Skip
Current Issue
This Month's Print Issue

Follow Fast Company

We’ll come to you.

1 minute read

Exposure

The Possessions Kurt Cobain Left Behind

L.A.-based photographer Geoff Moore was given one day with the objects, which are otherwise held in a high-security vault.

  • <p>Madonna Box, 2007</p>
  • <p>Endorsement - Cobain's Converse #1, 2007</p>
  • <p>Heart Shaped Box #1, 2007</p>
  • <p>Hi-Flier, 2007</p>
  • <p>The Tapes, 2007</p>
  • <p>The Journals, 2007</p>
  • <p>friends...in my head #1, 2007</p>
  • <p>The Promise, 2007</p>
  • <p>Nixon Now, 2007</p>
  • <p>Smashed, 2007</p>
  • 01 /10

    Madonna Box, 2007

  • 02 /10

    Endorsement - Cobain's Converse #1, 2007

  • 03 /10

    Heart Shaped Box #1, 2007

  • 04 /10

    Hi-Flier, 2007

  • 05 /10

    The Tapes, 2007

  • 06 /10

    The Journals, 2007

  • 07 /10

    friends...in my head #1, 2007

  • 08 /10

    The Promise, 2007

  • 09 /10

    Nixon Now, 2007

  • 10 /10

    Smashed, 2007

In 2007, the Estate of Kurt Cobain commissioned L.A.-based photographer Geoff Moore to photograph the Nirvana frontman's personal possessions. For one day, the objects were taken from the humidity controlled, high-security vault where they're stored to a photo studio for Moore to shoot. Initially published in Charles R. Cross’s book, Cobain Unseen, the photos are now on display at KM Fine Arts Los Angeles for the exhibition Endorsement—the unseen Cobain photos.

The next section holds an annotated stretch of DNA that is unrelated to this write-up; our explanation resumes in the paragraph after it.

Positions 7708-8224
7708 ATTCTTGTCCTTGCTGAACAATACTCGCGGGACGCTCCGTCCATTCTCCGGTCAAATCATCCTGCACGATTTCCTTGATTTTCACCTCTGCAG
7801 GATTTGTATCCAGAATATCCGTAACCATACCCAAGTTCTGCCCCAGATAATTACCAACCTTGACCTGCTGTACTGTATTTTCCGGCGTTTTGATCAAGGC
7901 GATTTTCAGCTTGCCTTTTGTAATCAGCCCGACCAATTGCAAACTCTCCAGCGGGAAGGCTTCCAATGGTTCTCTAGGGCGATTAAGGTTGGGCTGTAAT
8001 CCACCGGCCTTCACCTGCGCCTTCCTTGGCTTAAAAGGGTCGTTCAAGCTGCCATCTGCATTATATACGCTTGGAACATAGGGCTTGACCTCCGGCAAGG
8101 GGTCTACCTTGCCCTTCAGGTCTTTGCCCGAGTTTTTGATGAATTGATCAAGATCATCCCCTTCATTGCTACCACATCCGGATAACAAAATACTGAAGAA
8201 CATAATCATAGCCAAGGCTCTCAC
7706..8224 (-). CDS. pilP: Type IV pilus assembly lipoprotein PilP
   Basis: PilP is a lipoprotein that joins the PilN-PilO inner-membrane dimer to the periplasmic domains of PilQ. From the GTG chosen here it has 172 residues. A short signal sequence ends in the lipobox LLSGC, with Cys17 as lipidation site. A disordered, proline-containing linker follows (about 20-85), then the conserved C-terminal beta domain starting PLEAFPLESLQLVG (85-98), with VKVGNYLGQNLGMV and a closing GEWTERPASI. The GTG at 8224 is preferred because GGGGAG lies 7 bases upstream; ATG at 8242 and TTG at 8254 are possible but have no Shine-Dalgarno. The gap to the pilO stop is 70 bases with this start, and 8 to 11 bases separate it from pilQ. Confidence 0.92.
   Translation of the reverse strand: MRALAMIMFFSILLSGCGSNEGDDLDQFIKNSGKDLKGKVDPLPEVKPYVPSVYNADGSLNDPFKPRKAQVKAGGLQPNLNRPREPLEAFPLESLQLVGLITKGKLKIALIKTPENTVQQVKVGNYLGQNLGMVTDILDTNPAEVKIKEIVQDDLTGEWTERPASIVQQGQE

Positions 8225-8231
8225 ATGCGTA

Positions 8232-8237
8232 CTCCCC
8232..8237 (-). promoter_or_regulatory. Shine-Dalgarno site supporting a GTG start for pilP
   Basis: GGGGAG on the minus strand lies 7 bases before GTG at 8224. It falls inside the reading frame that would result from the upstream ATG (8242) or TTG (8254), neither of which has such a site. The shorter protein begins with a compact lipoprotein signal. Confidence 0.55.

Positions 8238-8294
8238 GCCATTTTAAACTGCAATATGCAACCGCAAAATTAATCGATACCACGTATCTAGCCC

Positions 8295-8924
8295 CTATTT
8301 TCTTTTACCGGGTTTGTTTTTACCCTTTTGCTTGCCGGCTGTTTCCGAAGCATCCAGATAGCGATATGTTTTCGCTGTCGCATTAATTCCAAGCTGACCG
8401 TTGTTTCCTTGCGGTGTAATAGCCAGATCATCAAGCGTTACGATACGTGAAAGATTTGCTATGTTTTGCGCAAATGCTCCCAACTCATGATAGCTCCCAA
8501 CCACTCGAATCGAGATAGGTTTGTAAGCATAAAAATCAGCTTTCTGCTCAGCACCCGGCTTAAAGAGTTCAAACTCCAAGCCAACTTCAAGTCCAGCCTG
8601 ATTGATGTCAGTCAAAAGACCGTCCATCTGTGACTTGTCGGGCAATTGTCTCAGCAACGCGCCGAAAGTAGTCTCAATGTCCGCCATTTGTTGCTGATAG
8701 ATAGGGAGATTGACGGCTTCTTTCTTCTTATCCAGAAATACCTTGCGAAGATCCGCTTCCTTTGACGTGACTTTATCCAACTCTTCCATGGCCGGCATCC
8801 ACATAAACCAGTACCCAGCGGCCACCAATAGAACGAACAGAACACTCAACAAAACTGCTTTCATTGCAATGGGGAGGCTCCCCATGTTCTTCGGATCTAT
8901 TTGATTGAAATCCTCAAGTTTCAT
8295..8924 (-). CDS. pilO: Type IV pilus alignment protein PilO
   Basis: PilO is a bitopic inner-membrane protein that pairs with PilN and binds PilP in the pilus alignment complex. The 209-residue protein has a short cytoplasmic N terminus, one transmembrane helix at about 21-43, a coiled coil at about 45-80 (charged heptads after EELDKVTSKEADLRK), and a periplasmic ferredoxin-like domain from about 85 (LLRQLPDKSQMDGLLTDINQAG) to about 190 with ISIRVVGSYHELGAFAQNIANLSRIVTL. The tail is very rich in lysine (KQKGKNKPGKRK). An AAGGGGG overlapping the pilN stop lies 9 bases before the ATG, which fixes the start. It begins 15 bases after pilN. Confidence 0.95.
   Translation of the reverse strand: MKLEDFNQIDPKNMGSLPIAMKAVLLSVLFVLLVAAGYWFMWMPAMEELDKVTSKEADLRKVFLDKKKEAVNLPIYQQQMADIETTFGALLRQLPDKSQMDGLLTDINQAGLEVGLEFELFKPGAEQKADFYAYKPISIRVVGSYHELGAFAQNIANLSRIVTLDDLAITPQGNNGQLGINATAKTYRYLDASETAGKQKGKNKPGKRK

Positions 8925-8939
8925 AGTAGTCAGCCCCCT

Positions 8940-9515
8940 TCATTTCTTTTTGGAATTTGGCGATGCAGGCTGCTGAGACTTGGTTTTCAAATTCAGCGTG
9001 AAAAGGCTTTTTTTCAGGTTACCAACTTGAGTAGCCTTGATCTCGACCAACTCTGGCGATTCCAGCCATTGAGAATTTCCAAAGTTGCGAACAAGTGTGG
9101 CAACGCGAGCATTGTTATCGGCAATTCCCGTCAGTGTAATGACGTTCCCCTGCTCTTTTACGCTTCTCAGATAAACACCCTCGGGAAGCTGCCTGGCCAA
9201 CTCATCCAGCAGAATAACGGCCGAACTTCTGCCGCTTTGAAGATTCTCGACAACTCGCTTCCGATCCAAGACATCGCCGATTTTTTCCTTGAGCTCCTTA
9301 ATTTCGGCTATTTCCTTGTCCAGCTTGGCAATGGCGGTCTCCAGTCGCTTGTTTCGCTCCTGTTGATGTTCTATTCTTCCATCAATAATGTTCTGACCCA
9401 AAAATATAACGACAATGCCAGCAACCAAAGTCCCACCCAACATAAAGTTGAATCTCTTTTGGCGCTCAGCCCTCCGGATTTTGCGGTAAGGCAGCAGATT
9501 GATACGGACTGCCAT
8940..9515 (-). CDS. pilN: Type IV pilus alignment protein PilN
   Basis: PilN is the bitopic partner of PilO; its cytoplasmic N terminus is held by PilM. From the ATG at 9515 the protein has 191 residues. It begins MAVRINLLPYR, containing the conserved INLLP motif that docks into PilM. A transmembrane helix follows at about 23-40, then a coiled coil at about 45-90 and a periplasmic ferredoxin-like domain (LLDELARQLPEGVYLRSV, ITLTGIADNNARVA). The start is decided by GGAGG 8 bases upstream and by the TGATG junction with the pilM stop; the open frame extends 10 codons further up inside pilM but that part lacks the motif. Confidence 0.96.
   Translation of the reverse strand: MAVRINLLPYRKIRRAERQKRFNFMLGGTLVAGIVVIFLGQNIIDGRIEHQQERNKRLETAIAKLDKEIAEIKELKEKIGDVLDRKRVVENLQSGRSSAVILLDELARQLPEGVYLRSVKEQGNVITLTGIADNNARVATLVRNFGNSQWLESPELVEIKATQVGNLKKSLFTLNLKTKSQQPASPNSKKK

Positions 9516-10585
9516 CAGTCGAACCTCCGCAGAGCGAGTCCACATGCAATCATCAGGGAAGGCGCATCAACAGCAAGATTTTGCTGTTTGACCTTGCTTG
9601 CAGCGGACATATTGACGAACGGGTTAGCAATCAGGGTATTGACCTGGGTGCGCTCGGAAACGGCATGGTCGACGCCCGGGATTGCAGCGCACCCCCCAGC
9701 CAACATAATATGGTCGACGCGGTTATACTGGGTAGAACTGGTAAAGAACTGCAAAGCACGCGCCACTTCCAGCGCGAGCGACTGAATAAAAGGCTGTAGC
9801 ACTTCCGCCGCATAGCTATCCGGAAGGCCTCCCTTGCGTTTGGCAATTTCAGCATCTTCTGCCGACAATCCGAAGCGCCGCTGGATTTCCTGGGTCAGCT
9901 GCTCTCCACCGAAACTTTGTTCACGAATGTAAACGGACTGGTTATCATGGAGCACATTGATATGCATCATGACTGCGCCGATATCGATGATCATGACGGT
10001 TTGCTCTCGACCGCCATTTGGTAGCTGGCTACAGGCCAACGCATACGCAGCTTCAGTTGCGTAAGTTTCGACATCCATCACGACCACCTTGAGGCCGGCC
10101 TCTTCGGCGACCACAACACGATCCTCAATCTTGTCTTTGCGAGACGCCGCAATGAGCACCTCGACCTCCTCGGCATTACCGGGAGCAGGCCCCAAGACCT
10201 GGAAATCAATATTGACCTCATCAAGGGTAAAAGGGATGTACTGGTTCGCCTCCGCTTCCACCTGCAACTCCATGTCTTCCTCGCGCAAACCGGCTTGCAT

Smashed, 2007Geoff Moore

The 40 items Moore was given permission to shoot range from religious iconography—a broken Madonna figure, a couple of rosaries—to smashed guitars and a pile of cassette tapes. There's a black pair of converses, as well as a framed photograph of a hand strumming a guitar and one of the heart-shaped boxes the musician used to exchange with girlfriend Courtney Love. All of the objects were shot floating against a blank, white background, giving them a mythic quality.

"I mostly shoot people, so it was a bit different for me," Moore told L.A. Weekly. "It was very different to approach a project of still-lifes and bring these objects to life because, really, it's just stuff. But it's Kurt Cobain's stuff and it's just special. It's priceless. I looked at it as a director, spreading out stuff to create scenes to put together iconic moments."

Endorsement—the unseen Cobain photos is on view at KM Fine Arts until March 26.

All Photos: Geoff Moore courtesy KM Fine Arts Los Angeles

loading